6WH: Week 3.5 - Fear Itself

Fear Itself is a horror anthology TV series that ran on NBC in 2008. It's sort of the unofficial third season of the Masters of Horror series which aired on Showtime, but this time it's on network television, so the episodes are shorter and feature less gore, nudity and profanity. Like MoH, each episode is essentially an independent story made by different writers and directors, usually folks famous for their horror chops. And like MoH, the series so far appears to be very uneven. So far, none of the episodes really approaches MoH's best stuff, though one or two are mildly diverting enough to be worth watching for genre fans. It's available on Netflix streaming (and I feel ok saying that now that they've reversed the whole Qwikster debacle), so I've hit up a few of them this past week (note: apparently the series was aired out of the originally proposed order, which is how Netflix has it ordered):
  • Eater: Director Stuart Gordon was the man behind two of the better episodes of the MoH series (not to mention Re-Animator), and from what I've seen so far, this is the best of the Fear Itself episodes. As you'll see below, that's sort of damning with faint praise, but this was actually reasonably well done. The story concerns a serial killer's layover in a small town police station. He's a cannibal, and of course, he knows some obscure form of Cajun magic. Our heroine is officer Danny Bannerman, played by Elisabeth Moss (she of The West Wing), and there's a nice supporting turn by Stephen Lee as well. The Cajun Cannibal is played by Stephen R. Hart and he's certainly an imposing presence. There's some nice creepy moments and stingers in the episode, but the ending is ultimately a bit weird. Still, the most satisfying of the Fear Itself episodes I've seen so far.
  • Spooked: This is director Brad Anderson's (of Session 9 fame) contribution, and it's a middling episode at best. There's an interesting idea at the heart of the episode, but it's executed somewhat poorly, and there's a little too much... melodrama? Also, it stars Eric Roberts. I'm not normally like this when it comes to actors, but I just take anything this guy does seriously. The mere fact that he's in it is a big strike against it for me, even though he was probably no worse than the other actors in an objective sense. I don't know, maybe he wronged me in a previous life or something. Anyway, he's a private detective and he's been hired to sit in a haunted house whilst staking out the house across the street. But, you know, all is not what it seems. As the episode started, my mind was racing, as there were many interesting directions the episode could have gone. And yet, it doesn't really do any of that. Fleh.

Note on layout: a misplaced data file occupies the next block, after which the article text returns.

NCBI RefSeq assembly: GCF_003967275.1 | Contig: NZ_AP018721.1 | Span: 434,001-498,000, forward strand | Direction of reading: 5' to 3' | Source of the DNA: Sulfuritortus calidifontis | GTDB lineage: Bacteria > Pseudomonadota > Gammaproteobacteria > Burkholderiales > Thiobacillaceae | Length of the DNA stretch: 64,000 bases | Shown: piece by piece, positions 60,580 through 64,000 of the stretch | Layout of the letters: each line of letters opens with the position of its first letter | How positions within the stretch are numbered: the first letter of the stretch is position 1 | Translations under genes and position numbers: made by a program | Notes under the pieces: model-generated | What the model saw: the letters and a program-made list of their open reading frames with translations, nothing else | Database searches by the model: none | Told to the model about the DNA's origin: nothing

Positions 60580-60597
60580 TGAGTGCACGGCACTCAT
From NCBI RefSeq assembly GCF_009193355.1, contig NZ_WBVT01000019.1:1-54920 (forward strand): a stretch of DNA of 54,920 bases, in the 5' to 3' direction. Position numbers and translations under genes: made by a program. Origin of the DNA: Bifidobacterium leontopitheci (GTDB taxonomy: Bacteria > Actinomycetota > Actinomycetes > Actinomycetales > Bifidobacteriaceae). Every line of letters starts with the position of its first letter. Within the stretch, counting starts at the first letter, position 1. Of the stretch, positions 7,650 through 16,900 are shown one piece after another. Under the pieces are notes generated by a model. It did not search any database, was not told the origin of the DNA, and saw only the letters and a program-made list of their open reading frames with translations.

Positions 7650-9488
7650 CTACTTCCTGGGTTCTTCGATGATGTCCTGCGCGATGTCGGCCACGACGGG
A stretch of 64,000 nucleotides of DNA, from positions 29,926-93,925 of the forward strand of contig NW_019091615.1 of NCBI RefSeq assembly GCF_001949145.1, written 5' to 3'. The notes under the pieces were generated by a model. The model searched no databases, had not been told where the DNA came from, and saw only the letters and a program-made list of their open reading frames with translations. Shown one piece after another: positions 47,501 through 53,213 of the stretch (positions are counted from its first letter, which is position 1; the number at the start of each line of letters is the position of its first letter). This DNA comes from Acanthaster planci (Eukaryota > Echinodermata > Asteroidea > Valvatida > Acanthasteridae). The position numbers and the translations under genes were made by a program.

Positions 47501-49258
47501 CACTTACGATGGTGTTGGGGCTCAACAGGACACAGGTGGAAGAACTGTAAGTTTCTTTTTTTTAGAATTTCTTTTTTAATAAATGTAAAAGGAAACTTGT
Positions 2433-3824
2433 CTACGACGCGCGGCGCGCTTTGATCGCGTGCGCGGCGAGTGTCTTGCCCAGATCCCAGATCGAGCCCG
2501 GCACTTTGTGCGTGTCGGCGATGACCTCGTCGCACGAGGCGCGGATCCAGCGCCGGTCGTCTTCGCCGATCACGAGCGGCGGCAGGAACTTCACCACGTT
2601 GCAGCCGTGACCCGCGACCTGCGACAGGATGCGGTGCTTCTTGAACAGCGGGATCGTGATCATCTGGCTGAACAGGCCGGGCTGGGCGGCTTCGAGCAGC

• Community: Mary Harron, who directed American Psycho, did her best with this, but damn, it's derivative and kinda boring. It actually reminded me of an old X-Files episode. Unfortunately, that episode was much better than this one. It's basically a story about the horrors of the suburbs, gated communities, and homeowners associations. It stars Brandon Routh, who's a charismatic actor and does his best, but again, this is a hard episode to elevate. Not recommended.
  • The Sacrifice: Once again, we've got an interesting premise that's been executed rather poorly. The setting is rather interesting. A few criminals (though it's never really established what they're doing) have car trouble (that's original!) and seek to take refuge in a nearby... almost Amish-like compound. There's a preacher and three beautiful women living there... along with a pesky vampire. Again, there's some interesting stuff going on here, but the main characters are kinda hackneyed and dumb here, and well, I almost fell asleep watching this. Oh, and Breck Eisner? This is a director who has never had much in the way of success and even if he did, he's not exactly known for horror (which may be a bit of a problem on a series premised on showcasing horror directors). This has been the worst episode yet!
  • In Sickness and in Health: Wow, an actual decent episode. On the day of her wedding, Samantha the Bride gets a note with some rather disturbing information about her husband-to-be. It's one of those stories where you're constantly wondering why the hell no one actually wants to talk to each other, but it works well enough, and in the end, there might be a reason for it (even if it's a rather thin reason). Directed by John Landis, it's got some well constructed atmosphere going for it, and the script isn't absolutely awful. Worth a watch...
Well, things haven't been particularly encouraging so far. I doubt I'll get much farther into the series this year, especially seeing as though I still haven't seen all the Masters of Horror episodes (which are also mostly available on Netflix streaming)... See you Sunday for some Wes Craven awesomeness.